The transition from GCSE to A-Level Maths can be a challenging one. You will probably feel that Maths has suddenly gotten a lot harder, and you’ll be going from topic to topic very quickly. There will be more of an emphasis on Algebra and Proofs. Statistics and Mechanics will also now appear on the syllabus as separate topics.

But don’t let any of this put you off. To progress with the A-Level it’s important that you have a good grounding and that you enjoy Maths. Though the first few topics will seem like GCSE revision, you will go into them in more detail than before.

The secret to starting the A-Level is to be organised and prepared. One way to be organised is to get yourself some folders of blank, lined and graph paper, and several notebooks to jot down ideas. One way to be prepared is to thoroughly practice certain topics before you start the A-Level course. Some of those topics are listed below.

If you practise these topics, you’ll start off well. If you don’t know them, A-Level will most likely be tough and you may get left behind. So make sure you have a thorough grasp of the following as you start your transition from GCSE to A Level Maths.

**Algebra** – a vital area of Maths is getting to grips with manipulating formulae and equations.

Practice algebra – a lot! Get good at it, and much of the rest will follow.

**Indices and Surds** – you need to be confident with the laws of indices, and how to manipulate surds.

**Expanding and Simplifying Brackets** – try double, triple, and more brackets.

**Factorising and Completing the Square** – essential skills for sketching curves and solving quadratics.

**Solving Linear and Quadratic Equations** – work on these before moving on to the more complex ones in A-Level.

**Sketching Curves** – a sketch will often help you to make sense of a problem and help solve it.

**Co-ordinate Geometry** – this is almost anything to do with straight lines and their equations.

**Graphs and Transformations** – A Level students need to know how to manipulate graphs. This knowledge will help you to visualise many common problems.

**Sine and Cosine Rules** – just two of the many trigonometric rules you will come across.

**Area of a triangle** – there are several formulae and methods for finding the area of any triangle. Look up as many as you can. You’ll be surprised at how many you find.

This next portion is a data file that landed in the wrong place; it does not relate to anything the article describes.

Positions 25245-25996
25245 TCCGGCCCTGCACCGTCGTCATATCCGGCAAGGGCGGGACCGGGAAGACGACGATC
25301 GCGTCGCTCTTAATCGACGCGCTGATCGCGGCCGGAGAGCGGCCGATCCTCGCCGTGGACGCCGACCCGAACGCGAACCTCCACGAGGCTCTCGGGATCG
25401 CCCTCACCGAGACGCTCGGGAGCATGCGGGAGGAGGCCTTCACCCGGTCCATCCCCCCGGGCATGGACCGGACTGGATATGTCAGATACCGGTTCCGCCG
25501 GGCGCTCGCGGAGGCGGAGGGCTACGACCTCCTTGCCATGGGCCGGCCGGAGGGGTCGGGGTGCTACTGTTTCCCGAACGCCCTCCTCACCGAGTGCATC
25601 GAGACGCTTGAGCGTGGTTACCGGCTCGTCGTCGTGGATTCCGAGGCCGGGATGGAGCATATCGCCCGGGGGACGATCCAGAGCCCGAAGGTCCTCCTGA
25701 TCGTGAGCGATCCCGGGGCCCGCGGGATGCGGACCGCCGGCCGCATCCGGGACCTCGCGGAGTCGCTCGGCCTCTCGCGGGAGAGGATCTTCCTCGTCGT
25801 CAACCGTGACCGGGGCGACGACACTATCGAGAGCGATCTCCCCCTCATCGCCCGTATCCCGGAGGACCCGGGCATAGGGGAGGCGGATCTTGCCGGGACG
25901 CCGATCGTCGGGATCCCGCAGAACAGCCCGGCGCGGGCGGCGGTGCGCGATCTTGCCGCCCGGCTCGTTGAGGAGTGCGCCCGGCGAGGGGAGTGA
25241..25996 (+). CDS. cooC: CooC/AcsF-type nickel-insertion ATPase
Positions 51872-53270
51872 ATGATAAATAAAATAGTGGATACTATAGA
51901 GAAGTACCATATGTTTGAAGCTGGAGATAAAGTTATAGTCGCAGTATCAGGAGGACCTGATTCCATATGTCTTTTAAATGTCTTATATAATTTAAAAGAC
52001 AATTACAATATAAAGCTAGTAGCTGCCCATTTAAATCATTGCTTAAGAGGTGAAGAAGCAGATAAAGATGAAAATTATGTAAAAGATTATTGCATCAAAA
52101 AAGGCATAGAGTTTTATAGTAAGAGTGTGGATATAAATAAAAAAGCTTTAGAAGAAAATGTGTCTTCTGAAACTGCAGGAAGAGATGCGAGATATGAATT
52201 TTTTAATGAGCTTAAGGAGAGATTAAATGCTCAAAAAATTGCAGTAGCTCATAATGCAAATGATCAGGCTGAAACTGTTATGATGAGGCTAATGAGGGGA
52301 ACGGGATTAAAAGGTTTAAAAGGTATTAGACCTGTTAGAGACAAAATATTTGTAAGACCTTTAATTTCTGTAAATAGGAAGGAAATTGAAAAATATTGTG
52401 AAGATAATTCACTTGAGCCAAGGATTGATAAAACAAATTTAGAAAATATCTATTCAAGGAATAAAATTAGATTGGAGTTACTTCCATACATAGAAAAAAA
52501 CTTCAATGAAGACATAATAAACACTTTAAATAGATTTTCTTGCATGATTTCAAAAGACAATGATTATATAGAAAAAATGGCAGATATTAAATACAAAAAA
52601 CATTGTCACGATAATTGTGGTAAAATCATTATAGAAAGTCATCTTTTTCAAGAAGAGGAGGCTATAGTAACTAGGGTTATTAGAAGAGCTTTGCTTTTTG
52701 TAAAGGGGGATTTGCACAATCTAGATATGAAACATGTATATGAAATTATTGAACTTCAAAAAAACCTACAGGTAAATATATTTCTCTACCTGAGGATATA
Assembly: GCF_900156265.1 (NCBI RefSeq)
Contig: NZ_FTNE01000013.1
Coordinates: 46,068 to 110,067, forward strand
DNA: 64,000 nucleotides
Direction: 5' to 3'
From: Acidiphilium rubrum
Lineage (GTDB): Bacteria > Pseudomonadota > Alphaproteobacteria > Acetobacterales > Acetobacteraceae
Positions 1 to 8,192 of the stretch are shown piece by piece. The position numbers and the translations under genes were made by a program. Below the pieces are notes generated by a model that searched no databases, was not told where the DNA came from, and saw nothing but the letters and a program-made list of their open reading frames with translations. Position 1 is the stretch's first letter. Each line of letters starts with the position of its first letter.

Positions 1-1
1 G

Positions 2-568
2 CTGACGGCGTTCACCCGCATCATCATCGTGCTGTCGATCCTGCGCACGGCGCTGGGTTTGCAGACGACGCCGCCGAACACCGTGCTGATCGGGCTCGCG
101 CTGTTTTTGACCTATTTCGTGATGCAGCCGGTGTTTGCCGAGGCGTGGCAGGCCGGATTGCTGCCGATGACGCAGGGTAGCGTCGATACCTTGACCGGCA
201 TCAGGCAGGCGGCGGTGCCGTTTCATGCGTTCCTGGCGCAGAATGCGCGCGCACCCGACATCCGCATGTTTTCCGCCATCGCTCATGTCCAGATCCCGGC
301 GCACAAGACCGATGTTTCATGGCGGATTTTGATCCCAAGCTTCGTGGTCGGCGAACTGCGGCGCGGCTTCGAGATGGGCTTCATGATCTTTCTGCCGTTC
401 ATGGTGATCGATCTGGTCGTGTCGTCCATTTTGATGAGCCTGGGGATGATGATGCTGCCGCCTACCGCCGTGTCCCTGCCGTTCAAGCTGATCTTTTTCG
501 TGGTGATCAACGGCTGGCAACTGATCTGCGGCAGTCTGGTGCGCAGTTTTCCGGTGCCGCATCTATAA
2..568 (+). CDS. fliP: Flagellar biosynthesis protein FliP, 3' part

**Vectors **– these appeared in your Maths GCSE at an elementary level. Make sure you revise them as they’ll come up again in Pure Maths and in Mechanics.

Two more topics, called **Differentiation** and **Integration**, come under the heading of Calculus, and are two of the most important topics in Mathematics. You won’t have done them at GCSE but now’s the time to start. If you learn to Differentiate and Integrate some simple functions, you’ll be way ahead when you come to doing them in class.

## Recommended Reading

There are a great deal of books written about Mathematics, many of which are very readable. Many public libraries will have a good selection. Here are just a few of my favourites.

### Textbooks

These two deal with the topics mentioned above.

#### 1. Bridging GCSE and A–Level Maths, by Mark Rowland

#### 2. Head Start to A-Level Maths, CGP Books

### General Reading

These are just some of the books I hope will raise your interest in Mathematics.

**Any book by Ian Stewart** – too many to mention!

**Aha! Solutions**, by Martin Erikson

**Alex’s Adventures in Numberland**, by Alex Bellos

**Alex Through The Looking-Glass**, by Alex Bellos

**A Mathematical Tapestry**, by Peter Hilton & Jean Pedersen

**A Mathematician’s Apology**, by G H Hardy

**A Number For Your Thoughts**, by Malcolm E Lines

**Fermat’s Last Theorem**, by Simon Singh

**Go Figure!**, by Clint Brookhart

**How Big Is Infinity**, by Tony Crilly

**How Long Is A Piece of String?**, by Rob Eastway & Jeremy Wyndham

**How To Lie With Statistics**, by Darrell Huff

#### How Math Can Save Your Life, by James D Stein

#### Humble Pi, by Matt Parker

#### In Code, by Sarah Flannery

#### Magnificent Mistakes in Mathematics, by A S Posamentier & I Lehmann

#### Mathematician’s Delight, by W W Sawyer

#### Mathematics for the Million, by Lancelot Hogben

#### Mathematics From the Birth of Numbers, by Jan Gullberg

#### Riddles in Mathematics, by Eugene P Northrop

#### Statistics Without Tears, by Derek Rowntree

#### The Music of the Primes, by Marcus du Sautoy

#### The Penguin Dictionary of Curious and Interesting Geometry, by David Wells

#### The Penguin Dictionary of Curious and Interesting Numbers, by David Wells

#### The Pleasures of Pi, E and Other Interesting Numbers, by Y.E.O. Adrian

#### The Simpsons and their Mathematical Secrets, by Simon Singh

#### The Tiger That Isn’t, by Michael Blastland & Andrew Dilnot

#### Think of a Number, by Malcolm E Lines

#### Why Do Buses Come In Threes?, by Rob Eastway & Jeremy Wyndham

## Later on…

If eventually you decide to study Mathematics at university then make sure you check out the book “Bridging the Gap to University Mathematics” by Martin Gould & Edward Hurst. It talks about the transition from A–Level to undergraduate Mathematics.

### Rajiv B

Maths tutor at TuitionWorks

I have been teaching and tutoring for over 35 years now, with an excellent rate of success and glowing references from literally scores of past pupils.

**About me**: At the age of 10, I was awarded a 7-year scholarship to Loughborough Grammar School and went on to study Mathematics at Keele University and then at Oxford University.